Draped over a chair at the end of the Frontier bench was a white jersey.
Sitting in Frontier High’s cheering section only a chest pass away from Vanessa Rocha’s unused jersey was Trenton Molina. His head was bald, his face swollen from the chemotherapy drugs that he’s taking, but there he was at State Fair Arena, cheering on his older sisters.
On the night Frontier opened the Class A state basketball tournament with a 79-71 victory over Arkoma, these girls were playing for more than a spot in the semifinals. They were playing for Vanessa. They were playing for Trenton. They were playing for a tiny community that has been through a lot.
“Our town’s really close,” Trenton’s older sister and Frontier freshman guard Kristan said.
When one much less two of the school’s own are hurting, it takes a toll on folks in Red Rock and the surrounding areas that feed into Frontier schools.
The troubles started in the fall. The Molinas were attending a Halloween party, and after eating some candy, Trenton started feeling sick. Everyone just figured the sixth grader had eaten too much. But when he started throwing up, then began having seizures, the family went to the emergency room.
Tests determined that Trenton had tumors on his brain, including one that was inoperable.
“It was really scary for our family,” older sister and junior forward Alivia said. “That was the last thing we wanted to hear.”
The tumors, though, were benign.
“Everybody sort of breathed a huge sigh of relief,” Frontier coach Bob Weckstein said, “but he’s still got a huge tumor on his brain. It creates all kinds of problems.”
Many trips to the doctor and nights in the hospital have followed. Alivia and Kristan would go to school and practice during the week, then travel to Oklahoma City to spend the weekend with Trenton in the hospital.
He is now taking chemo pills to try to eradicate what remains of the tumors. He returned to school on a more full-time basis recently and even got to play in the last two basketball games of the season. He excitedly reported before the game Thursday that he’ll play his first baseball game of the season Monday at Pawhuska.
But challenges remain.
The same goes for Vanessa.
A junior at Frontier, she worked hard all summer to get ready for basketball. She regularly wore herself out, coming home after practice and sleeping for hours. Her mom, Velda, thought it was normal.
“She never complained,” her mom said.
Then around the time that basketball practice began in the fall, Vanessa had a spell where she briefly passed out. That, added to her ongoing fatigue, prompted a round of testing.
In early November, less than a week after the spell that prompted the tests done on Trenton, doctors determined that Vanessa had a heart valve that had probably been leaking for nearly a year.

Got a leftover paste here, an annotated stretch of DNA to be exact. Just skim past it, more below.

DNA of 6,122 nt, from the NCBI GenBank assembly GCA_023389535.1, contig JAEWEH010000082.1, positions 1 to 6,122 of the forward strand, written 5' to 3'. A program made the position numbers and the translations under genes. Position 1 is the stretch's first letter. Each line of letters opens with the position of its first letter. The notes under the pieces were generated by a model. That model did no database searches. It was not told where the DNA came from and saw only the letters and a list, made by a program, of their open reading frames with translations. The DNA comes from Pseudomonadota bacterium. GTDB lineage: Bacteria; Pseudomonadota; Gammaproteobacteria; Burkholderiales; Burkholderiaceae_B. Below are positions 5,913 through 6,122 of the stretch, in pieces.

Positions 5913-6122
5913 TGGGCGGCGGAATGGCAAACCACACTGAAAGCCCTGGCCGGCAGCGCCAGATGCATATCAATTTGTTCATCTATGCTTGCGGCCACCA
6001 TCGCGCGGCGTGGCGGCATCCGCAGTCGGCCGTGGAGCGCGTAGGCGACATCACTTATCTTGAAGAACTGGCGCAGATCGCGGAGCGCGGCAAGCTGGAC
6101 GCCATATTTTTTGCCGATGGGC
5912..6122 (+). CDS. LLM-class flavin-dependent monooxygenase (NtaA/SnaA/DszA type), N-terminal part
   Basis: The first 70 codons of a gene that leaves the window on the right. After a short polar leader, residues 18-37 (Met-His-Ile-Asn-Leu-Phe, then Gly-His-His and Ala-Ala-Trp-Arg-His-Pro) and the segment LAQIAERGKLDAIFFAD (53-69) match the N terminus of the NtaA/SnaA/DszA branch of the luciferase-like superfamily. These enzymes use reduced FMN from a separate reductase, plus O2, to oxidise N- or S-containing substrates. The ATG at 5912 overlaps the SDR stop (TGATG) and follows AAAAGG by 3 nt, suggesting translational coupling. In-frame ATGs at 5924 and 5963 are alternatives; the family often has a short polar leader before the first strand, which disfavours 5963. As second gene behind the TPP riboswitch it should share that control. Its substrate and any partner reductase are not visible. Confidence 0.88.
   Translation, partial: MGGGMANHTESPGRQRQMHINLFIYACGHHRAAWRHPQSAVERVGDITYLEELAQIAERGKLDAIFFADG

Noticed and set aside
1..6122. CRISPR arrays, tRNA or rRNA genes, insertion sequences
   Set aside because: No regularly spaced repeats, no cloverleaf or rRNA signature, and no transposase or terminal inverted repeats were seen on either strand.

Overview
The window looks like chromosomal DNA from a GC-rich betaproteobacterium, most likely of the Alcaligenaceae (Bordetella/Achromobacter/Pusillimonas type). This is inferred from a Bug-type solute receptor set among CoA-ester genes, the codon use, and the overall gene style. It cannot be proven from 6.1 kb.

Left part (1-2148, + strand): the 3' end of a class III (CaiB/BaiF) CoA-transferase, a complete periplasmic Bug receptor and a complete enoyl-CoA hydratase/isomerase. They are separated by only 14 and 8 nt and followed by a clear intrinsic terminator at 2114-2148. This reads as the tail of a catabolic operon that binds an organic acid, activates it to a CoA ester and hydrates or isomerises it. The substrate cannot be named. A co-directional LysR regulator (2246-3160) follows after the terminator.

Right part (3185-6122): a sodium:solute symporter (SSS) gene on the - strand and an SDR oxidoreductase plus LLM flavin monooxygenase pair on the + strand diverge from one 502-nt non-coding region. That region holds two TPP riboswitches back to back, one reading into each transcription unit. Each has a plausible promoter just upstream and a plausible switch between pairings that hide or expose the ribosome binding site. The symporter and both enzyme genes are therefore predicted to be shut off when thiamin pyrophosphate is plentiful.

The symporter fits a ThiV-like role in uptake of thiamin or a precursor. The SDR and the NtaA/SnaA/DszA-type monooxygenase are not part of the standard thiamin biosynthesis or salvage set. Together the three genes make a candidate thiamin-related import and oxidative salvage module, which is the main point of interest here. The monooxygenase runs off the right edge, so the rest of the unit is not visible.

Tuesday, she had open-heart surgery.
Doctors weren’t sure if they’d be able to repair the valve or have to replace it, which would be less preferable. Once they saw the leak, they decided they could fix it. Even though the following night was up and down, Vanessa’s condition stabilized Wednesday.
“Her heart looks great and is responding well,” her mom said from the hospital Thursday.
Doctors think Vanessa will be able to return to school after spring break and return to the basketball court in May. After all, playing basketball is what kids who live in Red Rock do.
All day Thursday, Vanessa was thinking about her teammates.
“She may not remember whether she’s had surgery or where she is,” her mom said of the way Vanessa’s pain meds are affecting her, “but she asks every time if her team has won first round yet.”
Believe it or not, it wasn’t until recent weeks that many of her teammates learned how serious her condition was. For months, she low balled the severity. She didn’t want people to worry about her. But more than that, she told her mom and her coach, she didn’t want to take any attention away from Trenton.
The school and the community has been doing its best to rally around Trenton. They’ve offered support. They’ve done fundraisers. They even had a Trenton night at a game earlier this season. Everyone — both players and fans — wore blue “Team Trenton” shirts. Not Frontier red. Thunder blue for Trenton’s favorite team.
Frontier’s gym was packed.
“He didn’t know it was going to be that big,” Kristan said.
Neither did they.
“I didn’t know how many people loved our family until then,” Alivia said. “It was crazy how many people supported him and our family through that.”
And all the while, Vanessa Rocha hid the severity of her heart condition because she didn’t want to take any attention or support away from the Molinas.
But Thursday night, both Trenton and Vanessa were on the minds of the folks from Frontier. Alivia and Kristan wore orange and blue shoelaces, Thunder colors, for Trenton just like they have all season, and of course, Vanessa’s jersey was on the bench all night. It will remain there for as long as the girls from Frontier are playing.
Really, that is their biggest tribute.
“Win for her,” Kristan said.
Jenni Carlson: Jenni can be reached at 475-4125. Like her at facebook.com/JenniCarlsonOK, follow her at twitter.com/jennicarlson_ok or view her personality page at newsok.com/jennicarlson.